Mark Lynas has had a long history of anti-GMO activism, sometimes in affiliation with well-known anti-science NGOs like Greenpeace. He admitted, in the op-ed, that he had participated in the vandalism inherent in tearing up experimental plantings of GMO crops a practice for which he now apologizes and condemns. His particular expertise over the past decade has been in advocating for measures to rein in climate change, or man-made global warming, as it s also known.
Once he undertook a self-education mission to get evidence-based information about GMOs, he basically did an about face, and now has become a forceful advocate for increased use of this technology to help feed the malnourished and impoverished in the third world. That is the focus of his op-ed, How I Got Converted to G.M.O. Food. He wrote the article while attending a biotechnology conference in Nairobi, Kenya (more on that later), but the focus of his piece is on a farmer in Bangladesh, one of only 108 farmers (in a country of about 150 million people) allowed to plant and harvest Bt brinjal (eggplant). This GMO crop has miraculously enhanced his and his family s living conditions, while reducing standard pesticide inputs. On the other hand, neighboring India effectively banned the crop via moratorium, thanks to activist pressure, in 2010.
Lynas summarizes in a few horrifying paragraphs the opposition to this lifesaving agricultural technology, noting with anger and sadness how many countries in nearly all parts of the globe have erected stringent barriers or outright bans on GMOs (Hungary has immortalized No GMOs in its constitution, he asserts).
As for the Kenyan conference, he mentions his conversations with agricultural and biotechnology experts in countries including the host nation, Ghana, Uganda and Peru, who expressed indignation that their countries each suffering from nutritional deficiencies of significance have effectively banned this methodology. The reasons why amount to caving in to pressure from environmental groups whose broadsides and demonstrations are based on exploiting mindless fears as well as actual intimidation.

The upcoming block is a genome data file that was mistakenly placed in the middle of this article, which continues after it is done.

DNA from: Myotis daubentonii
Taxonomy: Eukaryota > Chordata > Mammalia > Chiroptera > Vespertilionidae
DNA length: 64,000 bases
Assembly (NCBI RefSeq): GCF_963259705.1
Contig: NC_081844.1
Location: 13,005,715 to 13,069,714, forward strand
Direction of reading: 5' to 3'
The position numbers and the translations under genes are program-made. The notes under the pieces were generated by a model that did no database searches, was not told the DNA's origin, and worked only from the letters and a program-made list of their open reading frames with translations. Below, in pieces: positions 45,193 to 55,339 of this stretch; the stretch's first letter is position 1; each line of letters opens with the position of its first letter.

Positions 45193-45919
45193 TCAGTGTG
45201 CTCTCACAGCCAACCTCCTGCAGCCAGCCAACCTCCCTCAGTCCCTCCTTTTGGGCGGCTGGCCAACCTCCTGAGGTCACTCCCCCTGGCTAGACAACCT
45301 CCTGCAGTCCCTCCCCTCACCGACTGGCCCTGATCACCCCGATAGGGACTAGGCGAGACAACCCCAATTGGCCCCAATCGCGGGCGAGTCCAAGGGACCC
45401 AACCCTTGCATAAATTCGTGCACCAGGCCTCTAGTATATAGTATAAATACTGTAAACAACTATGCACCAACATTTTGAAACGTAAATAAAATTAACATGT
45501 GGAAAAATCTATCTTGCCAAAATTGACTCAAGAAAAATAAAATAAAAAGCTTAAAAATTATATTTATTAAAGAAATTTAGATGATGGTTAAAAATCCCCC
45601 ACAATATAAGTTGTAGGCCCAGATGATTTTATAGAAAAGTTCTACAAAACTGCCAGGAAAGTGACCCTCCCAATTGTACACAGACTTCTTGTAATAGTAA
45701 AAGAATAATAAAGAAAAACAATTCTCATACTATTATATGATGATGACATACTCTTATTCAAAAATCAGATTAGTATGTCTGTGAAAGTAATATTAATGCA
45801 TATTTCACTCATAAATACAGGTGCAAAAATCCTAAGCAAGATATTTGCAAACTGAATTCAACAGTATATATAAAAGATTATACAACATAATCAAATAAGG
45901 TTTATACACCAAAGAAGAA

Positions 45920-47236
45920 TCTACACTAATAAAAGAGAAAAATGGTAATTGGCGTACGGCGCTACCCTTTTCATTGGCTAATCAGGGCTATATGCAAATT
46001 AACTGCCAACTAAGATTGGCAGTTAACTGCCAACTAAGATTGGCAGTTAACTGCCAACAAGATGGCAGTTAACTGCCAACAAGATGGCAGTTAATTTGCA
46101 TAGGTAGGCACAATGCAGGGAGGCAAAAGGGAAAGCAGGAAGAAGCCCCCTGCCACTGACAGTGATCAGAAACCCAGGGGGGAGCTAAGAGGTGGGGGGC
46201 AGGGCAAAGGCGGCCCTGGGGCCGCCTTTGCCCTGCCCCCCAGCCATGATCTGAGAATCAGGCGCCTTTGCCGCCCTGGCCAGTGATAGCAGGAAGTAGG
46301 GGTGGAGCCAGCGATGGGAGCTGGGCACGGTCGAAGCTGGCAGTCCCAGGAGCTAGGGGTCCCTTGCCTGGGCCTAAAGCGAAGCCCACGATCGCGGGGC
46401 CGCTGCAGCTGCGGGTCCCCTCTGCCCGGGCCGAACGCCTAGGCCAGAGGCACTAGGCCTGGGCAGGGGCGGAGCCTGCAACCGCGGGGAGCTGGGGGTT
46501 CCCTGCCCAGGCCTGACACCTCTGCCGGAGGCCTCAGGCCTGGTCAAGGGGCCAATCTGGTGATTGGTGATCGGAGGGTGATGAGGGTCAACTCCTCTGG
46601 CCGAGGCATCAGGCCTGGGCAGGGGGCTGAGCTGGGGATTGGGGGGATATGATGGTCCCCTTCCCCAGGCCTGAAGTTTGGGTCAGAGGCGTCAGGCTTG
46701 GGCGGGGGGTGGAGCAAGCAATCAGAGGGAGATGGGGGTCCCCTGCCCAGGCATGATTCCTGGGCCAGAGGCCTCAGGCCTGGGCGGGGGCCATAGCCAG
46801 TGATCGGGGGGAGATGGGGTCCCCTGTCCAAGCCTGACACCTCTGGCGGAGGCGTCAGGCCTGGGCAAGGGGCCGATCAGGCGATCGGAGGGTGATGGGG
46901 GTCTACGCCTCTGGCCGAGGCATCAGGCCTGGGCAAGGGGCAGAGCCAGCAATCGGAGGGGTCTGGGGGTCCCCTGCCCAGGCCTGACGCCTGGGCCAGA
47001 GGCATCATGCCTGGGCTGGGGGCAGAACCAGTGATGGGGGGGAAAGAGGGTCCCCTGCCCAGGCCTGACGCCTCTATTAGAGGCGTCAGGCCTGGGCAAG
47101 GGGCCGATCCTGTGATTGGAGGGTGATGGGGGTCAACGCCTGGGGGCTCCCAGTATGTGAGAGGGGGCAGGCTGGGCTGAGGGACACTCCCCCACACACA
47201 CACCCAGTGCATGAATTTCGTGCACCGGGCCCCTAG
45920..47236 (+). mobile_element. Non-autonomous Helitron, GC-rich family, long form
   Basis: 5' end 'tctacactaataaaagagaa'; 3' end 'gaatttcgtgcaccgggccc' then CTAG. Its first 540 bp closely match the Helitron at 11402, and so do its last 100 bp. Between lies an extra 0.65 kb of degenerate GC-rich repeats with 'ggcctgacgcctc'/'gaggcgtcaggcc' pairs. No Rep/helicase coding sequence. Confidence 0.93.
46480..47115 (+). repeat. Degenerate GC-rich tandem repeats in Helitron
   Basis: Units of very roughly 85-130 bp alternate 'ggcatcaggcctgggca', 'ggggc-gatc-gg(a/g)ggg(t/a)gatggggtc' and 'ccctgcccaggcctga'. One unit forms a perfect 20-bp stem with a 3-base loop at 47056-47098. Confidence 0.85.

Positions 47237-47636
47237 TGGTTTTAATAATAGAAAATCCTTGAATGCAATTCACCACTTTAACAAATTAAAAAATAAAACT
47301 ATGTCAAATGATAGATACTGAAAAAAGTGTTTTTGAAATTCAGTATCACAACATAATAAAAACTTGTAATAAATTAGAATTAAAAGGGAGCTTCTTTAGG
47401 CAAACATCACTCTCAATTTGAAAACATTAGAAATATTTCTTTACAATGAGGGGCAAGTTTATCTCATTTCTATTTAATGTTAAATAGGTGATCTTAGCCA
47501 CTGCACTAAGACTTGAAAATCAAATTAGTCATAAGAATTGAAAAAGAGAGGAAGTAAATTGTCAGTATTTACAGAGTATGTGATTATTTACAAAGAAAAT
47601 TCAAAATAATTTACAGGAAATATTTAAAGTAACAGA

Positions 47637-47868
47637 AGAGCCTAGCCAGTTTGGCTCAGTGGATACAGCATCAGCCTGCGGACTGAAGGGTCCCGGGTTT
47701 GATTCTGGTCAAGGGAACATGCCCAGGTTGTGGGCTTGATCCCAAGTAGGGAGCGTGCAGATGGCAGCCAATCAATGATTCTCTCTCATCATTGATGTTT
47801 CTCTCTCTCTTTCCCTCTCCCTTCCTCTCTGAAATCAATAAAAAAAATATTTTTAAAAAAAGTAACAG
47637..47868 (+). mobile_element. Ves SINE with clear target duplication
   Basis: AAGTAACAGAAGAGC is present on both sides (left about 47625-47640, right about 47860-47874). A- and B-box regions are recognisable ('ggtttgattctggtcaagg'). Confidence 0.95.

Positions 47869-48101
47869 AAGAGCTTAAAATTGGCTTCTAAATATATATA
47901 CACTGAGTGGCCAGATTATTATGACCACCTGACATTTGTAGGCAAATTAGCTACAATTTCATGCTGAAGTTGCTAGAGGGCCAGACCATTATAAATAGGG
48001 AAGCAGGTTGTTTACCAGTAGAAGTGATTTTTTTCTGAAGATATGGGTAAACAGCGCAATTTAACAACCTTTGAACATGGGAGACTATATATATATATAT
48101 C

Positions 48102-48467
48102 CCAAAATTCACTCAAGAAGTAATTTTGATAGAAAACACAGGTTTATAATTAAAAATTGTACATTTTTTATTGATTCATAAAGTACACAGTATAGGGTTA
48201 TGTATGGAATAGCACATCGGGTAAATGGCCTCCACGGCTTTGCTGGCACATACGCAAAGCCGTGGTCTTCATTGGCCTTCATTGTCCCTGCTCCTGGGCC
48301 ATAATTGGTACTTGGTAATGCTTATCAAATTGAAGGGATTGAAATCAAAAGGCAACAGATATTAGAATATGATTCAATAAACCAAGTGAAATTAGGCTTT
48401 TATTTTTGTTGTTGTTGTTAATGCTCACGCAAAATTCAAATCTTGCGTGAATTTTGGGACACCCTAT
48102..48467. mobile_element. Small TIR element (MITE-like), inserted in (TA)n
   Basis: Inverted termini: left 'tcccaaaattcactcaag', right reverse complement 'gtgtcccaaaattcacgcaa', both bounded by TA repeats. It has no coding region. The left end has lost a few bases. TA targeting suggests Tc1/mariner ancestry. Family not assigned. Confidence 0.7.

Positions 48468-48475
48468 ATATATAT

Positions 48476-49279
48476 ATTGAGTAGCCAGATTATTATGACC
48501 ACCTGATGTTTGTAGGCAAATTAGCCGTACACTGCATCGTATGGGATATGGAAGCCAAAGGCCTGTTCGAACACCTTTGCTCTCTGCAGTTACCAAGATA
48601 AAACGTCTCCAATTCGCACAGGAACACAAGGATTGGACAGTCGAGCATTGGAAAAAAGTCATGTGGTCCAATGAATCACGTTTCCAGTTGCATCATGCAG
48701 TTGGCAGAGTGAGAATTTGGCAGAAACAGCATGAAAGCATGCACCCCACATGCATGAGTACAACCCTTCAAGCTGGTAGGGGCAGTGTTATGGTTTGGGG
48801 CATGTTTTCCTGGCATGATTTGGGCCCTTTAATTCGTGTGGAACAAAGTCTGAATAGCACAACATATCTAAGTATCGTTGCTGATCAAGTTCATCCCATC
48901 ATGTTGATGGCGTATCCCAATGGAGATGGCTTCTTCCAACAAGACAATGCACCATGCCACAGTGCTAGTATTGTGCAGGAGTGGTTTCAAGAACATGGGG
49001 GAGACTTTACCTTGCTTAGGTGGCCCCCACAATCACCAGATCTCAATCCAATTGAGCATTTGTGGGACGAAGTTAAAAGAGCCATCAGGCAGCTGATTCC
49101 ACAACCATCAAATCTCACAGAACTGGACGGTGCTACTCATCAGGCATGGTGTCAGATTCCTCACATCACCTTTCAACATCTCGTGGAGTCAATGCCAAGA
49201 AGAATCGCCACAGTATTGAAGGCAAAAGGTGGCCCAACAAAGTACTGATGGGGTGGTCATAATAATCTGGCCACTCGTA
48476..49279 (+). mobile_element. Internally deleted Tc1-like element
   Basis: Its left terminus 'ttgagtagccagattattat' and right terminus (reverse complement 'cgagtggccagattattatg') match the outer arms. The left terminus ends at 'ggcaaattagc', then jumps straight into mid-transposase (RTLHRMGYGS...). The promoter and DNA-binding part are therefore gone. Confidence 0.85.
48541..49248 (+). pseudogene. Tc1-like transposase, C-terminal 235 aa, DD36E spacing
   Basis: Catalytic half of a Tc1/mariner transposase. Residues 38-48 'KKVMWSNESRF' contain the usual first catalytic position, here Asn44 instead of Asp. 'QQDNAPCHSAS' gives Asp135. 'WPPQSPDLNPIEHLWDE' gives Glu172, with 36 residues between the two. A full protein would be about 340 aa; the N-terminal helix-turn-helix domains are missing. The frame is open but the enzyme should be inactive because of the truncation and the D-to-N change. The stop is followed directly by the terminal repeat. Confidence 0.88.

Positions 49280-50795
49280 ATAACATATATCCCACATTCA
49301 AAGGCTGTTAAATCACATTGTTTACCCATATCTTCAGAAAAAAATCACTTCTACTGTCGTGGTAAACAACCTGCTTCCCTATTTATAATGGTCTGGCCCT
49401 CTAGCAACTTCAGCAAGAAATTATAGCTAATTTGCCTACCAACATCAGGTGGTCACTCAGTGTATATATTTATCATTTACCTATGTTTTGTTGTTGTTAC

In his own words: The environmental movement s war against genetic engineering has led to a deepening rift with the scientific community. A recent survey by the Pew Research Center and the American Association for the Advancement of Science showed a greater gap between scientists and the public on G.M.O.s than on any other scientific controversy: While 88 percent of association scientists agreed it was safe to eat genetically modified foods, only 37 percent of the public did a gap in perceptions of 51 points.
He concludes thusly:
I am working to amplify the voices of farmers and scientists in a more informed conversation about what biotechnology can bring to food security and environmental protection.
No one claims that biotech is a silver bullet. The technology of genetic modification can t make the rains come on time or ensure that farmers in Africa have stronger land rights. But improved seed genetics can make a contribution in all sorts of ways: It can increase disease resistance and drought tolerance, which are especially important as climate change continues to bite; and it can help tackle hidden malnutritional problems like vitamin A deficiency.
We need this technology. We must not let the green movement stand in its way.
ACSH s Dr. Gil Ross had this comment: We applaud Mr. Lynas change of heart, and can only hope that his cri de coeur will be heeded by many of his former colleagues in the anti-science environmental camp. He alludes to vitamin A deficiency, a clear reference to Golden Rice, held hostage by Greenpeace-led hostility to this vision- and life-saving staple crop for over a decade now.
ACSH has several peer-reviewed publications on the science of Ag-Biotech-GMOs.